"I personally prefer picking out my own meat and vegetables and fruit products," Emmert said. "I'd rather take the time to shop and get what I want, and I don't mind doing that. When you shop at a center such as Fred Meyer, you can take care of all your purchases without having to go to several stores to accomplish it. A one-stop shopping center, when they have a variety of products and services, is great."TRIBUNE PHOTO: JONATHAN HOUSE - TriMet riders wait for the bus in front of the now-closed Fred Meyer on 82nd Ave.

The Freddy's was leasing space in its complex to a bank, a Vietnamese restaurant and a hair salon, and also has a gas station, electronics area, jewelry counter, pharmacy, deli and garden store.

"It's been in the same family for over 50 years, so I thought it was a great opportunity to have one of the landmarks of the East side in our portfolio of real estate," Emmert said. "We made them a very fast and efficient closing."

Emmert's vision for the neighborhood

"The building was absolutely fantastically maintained by the Fred Meyer and now the Kroger organization," Emmert said. "We look forward to bringing some new and exciting businesses to Foster: we have a real variety (interested), everything from a building material supply company to a home and garden center. We even had people contacting us about wanting to use the site for a school."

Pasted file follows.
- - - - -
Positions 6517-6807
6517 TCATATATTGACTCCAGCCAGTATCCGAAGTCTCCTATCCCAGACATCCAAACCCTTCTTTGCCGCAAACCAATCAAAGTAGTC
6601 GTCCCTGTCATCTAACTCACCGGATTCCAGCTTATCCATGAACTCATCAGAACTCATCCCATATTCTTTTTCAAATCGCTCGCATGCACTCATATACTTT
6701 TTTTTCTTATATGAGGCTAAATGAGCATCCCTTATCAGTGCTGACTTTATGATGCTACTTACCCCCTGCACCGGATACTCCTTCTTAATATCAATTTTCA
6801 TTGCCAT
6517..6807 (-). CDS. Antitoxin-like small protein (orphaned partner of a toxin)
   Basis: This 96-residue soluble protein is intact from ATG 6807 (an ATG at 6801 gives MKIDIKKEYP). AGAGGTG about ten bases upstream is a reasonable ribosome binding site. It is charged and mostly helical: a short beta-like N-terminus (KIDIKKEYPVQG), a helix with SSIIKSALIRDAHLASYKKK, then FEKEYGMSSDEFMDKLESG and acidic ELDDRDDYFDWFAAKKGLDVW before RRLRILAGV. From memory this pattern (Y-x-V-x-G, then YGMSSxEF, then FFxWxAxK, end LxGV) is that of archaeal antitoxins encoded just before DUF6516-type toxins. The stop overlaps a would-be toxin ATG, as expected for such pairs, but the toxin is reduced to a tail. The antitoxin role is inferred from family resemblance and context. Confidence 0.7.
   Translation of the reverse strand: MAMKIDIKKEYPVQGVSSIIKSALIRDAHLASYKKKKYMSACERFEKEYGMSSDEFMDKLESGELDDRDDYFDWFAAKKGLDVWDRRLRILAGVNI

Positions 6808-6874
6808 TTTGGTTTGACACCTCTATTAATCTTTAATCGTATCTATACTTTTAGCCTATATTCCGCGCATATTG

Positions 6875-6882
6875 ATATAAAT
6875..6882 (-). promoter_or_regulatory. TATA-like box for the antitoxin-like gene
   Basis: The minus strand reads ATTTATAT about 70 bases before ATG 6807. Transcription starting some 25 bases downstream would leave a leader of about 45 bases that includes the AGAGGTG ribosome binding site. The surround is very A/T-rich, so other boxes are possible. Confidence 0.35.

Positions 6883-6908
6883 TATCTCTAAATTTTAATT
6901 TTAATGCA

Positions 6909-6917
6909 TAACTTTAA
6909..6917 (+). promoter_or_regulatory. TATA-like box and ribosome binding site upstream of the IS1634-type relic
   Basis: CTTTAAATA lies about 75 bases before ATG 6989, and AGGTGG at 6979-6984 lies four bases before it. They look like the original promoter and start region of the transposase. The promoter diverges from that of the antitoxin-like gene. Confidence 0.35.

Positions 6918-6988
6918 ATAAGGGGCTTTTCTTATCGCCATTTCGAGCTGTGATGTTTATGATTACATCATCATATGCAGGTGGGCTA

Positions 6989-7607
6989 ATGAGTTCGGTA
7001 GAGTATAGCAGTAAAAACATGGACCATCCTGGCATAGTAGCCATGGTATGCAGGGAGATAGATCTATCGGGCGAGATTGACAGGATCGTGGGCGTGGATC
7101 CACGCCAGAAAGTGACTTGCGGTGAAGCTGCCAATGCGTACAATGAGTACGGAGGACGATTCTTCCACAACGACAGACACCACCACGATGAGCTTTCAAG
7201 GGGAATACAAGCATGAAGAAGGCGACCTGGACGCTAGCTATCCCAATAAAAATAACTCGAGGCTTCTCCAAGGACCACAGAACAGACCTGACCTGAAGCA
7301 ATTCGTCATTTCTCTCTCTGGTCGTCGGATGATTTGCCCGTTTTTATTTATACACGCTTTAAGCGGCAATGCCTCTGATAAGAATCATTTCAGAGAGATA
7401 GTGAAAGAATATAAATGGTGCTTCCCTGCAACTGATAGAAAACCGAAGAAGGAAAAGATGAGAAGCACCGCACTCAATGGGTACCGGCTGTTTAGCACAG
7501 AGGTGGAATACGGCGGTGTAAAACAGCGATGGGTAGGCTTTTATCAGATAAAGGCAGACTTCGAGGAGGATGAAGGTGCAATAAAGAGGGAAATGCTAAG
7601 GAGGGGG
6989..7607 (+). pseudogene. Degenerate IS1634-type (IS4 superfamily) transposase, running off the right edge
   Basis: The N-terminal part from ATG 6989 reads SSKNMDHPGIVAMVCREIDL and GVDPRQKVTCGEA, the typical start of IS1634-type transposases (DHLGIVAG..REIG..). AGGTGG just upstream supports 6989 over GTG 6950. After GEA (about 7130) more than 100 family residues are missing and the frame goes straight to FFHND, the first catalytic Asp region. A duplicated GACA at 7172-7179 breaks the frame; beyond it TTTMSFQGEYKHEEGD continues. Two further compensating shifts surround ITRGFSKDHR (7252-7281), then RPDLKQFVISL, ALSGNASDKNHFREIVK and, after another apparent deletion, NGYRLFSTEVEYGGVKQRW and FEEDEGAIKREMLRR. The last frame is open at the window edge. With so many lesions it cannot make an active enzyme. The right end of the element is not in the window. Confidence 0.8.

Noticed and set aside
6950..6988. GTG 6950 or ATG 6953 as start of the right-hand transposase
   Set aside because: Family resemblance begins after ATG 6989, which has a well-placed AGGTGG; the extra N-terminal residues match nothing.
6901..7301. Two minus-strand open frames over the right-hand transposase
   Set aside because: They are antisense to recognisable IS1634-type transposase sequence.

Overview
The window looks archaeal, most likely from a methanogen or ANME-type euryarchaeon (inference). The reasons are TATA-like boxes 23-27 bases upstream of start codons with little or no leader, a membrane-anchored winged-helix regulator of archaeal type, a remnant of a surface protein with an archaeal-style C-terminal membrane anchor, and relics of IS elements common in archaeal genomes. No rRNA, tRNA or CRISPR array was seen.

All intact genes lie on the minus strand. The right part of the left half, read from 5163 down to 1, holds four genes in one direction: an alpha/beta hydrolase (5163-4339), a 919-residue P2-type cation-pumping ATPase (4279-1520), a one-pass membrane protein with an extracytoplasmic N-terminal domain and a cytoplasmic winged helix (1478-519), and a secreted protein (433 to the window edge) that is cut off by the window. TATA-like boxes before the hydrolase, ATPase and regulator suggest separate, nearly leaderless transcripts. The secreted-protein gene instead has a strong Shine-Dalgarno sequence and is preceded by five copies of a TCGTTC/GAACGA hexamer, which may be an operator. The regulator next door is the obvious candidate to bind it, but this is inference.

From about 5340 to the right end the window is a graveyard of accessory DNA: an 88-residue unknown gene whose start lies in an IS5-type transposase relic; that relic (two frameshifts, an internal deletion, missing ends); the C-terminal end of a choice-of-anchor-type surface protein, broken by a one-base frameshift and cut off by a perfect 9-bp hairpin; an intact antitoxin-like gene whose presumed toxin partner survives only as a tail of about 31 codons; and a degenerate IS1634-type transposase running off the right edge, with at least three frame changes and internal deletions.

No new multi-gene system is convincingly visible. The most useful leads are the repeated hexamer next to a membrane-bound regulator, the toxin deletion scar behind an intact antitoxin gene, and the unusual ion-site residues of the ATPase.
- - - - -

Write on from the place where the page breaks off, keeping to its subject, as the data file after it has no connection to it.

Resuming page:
As of now, Emmert's leaning toward "using the existing building actually for a grocery, or a grocery mall-type application, as there are auxiliary uses already existing: a restaurant, beauty shop, jewelry shop, pharmacy, electronic shop, and naturally the Fred Meyer grocer — they had a deli, and so we're looking at multiple uses."PAMPLIN MEDIA GROUP: FILE PHOTO - Terry Emmert smiles in his Clackamas office.

While it's still early, things are moving fast: the day Emmert spoke to the Tribune, he was also meeting with two prospective tenants to hear two different proposals.

"It's open at the present time, but naturally I'd have a preference — if it is to go grocery and food services — to have good, healthy types of products in the store," Emmert said. "But that will honestly be up to whomever the tenant is, to select to lease the property to."

So far, about 12 business proposals have been submitted to Emmert or expressed interest in the site.

"At this time, we've had a tremendous amount of people requesting individual sites, or maybe to develop an additional restaurant or fast food site on the site since it's such a large, prime corner," Emmert said. "But we're leaning toward leasing this to basically one tenant, and letting that tenant take care of all their subleases and manage their facility so they can control the type of businesses that go in."